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The Economic Effect of the Japanese Disasters PDF Print E-mail
Written by Kalson Jang   
Monday, 21 March 2011 21:29

By now I’m sure everyone has heard about the terrible disasters that struck Japan and I’m sure I speak for everyone when I say that our thoughts and prayers go out to everyone affected.  From what I read most recently, it appears that some of the damaged nuclear reactors in Fukushima have had power restored to them with core temperatures under control, while the remaining reactors will have power restored to them in the near future.  In the meantime, it also appears that efforts to cool the reactors with water have been working well and I hope that they will have everything under control soon.  I think the men and women who have stayed behind to handle this situation are heroes and I tip my hat off to them for their courage and bravery.

Here in Canada, we are far away from what is happening in Japan, but we will still experience some of the economic effects of this disaster.  For the record, I would like to point out that none of my clients had any money invested in Japan before or after the disaster.  That being said, that does not mean that other financial markets are immune to being affected by what is happening in Japan.

From an industrial standpoint, the disasters in Japan affected the area north of Tokyo which is away from the industrial heartland of Japan which is to the south of Tokyo.  Japan’s key global industries and international trade infrastructure remain operational and the affected area only accounts for 6% of Japan’s GDP.

With that being said, I do not anticipate that the disasters in Japan will have any significant effect on the global economy.  Although the Japanese economy is the third largest in the world, it only accounts for 9% of Global GDP.  If the Japanese economy were to go down by 6% (the equivalent of US $346 billion), that would only lower global GDP by 0.54%, barely half a percentage point.  The probability of Japan’s economy losing that much money is also very small because Japanese shares have been trading at very low prices (14x P/E) and as a result do not have very far to go down.  Furthermore, the Bank of Japan will be very quick to act and will increase short-term liquidity to help keep economic growth on the right path.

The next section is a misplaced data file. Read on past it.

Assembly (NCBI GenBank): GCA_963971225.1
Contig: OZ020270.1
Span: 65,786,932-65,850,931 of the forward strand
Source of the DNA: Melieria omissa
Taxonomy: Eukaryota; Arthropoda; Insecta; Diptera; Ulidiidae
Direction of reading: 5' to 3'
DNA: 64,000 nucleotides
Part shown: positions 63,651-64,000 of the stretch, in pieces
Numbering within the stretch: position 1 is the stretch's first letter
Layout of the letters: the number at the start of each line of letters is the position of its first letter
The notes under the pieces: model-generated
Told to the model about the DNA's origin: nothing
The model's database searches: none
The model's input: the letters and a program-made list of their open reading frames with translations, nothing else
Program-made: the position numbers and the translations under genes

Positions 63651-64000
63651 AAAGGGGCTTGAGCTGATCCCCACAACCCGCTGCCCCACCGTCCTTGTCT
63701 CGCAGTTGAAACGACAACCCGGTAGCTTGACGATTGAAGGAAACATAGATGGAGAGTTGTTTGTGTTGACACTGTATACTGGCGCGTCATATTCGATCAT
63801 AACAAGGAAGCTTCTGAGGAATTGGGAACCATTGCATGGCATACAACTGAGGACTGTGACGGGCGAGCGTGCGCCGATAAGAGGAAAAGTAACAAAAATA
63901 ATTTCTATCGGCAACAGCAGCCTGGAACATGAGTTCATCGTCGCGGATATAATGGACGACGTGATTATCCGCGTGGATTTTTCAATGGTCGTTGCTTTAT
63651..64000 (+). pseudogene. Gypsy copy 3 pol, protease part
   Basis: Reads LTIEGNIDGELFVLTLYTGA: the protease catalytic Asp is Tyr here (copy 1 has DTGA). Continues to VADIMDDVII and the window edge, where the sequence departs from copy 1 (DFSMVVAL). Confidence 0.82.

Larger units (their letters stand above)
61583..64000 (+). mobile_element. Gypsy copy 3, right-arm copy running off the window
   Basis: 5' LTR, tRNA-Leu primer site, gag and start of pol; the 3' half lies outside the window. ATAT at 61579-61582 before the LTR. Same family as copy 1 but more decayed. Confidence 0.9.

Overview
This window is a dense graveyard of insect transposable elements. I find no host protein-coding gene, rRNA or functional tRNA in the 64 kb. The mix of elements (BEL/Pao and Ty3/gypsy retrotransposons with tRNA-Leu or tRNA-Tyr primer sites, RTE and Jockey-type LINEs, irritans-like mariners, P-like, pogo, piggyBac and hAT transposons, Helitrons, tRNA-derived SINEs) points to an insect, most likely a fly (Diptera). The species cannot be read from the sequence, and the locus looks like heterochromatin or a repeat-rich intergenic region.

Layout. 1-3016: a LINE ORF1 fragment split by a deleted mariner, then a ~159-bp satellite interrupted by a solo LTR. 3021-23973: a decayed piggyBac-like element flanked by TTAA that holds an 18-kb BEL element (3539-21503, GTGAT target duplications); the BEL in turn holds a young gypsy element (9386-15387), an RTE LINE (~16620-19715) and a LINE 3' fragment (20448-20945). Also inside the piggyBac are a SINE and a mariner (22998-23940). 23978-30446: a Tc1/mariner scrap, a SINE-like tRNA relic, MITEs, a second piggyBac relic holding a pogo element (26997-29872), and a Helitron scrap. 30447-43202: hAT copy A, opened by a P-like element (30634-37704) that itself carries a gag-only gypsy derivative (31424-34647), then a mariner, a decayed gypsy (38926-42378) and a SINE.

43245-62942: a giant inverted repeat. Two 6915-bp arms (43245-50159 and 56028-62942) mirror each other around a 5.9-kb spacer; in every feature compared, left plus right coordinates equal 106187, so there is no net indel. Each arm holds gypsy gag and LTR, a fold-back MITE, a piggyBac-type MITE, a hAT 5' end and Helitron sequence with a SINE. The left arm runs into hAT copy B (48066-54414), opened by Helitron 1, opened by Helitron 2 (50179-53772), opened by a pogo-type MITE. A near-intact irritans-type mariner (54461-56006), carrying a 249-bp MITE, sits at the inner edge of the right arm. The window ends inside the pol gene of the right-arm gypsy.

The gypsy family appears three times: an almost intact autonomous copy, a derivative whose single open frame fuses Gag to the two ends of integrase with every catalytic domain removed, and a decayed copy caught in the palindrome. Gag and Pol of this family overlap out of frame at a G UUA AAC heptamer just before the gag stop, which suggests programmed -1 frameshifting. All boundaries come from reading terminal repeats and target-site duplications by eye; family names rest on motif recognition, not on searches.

Earlier today, it was announced that the Fukushima nuclear facility will be decommissioned as soon as the reactors are brought under control.  As a result, there is and will continue to be a shortage in power in Japan that will have to be made up by importing a significant amount of gas, oil and coal for power generation for the foreseeable future.

After things in Japan start returning to normal and recovery efforts start getting underway, there will be a massive amount of money being spent to repair the damage caused by the earthquake and tsunami.  This could end up costing a few hundred billion dollars and Japan will have to print more money and borrow from other countries in order to fund these repairs.

Although the disasters in Japan are terribly tragic and have had a negative effect on the world financial markets, I feel that the negative effects will be very short lived and things will become very positive once recovery efforts start getting underway.  As a result, this makes now a good time to buy as less sophisticated investors sell their investments based on their “fear” instead of analyzing the financial implications carefully and buying while everyone else is selling!

Kalson Jang
Phone: 416-775-8777
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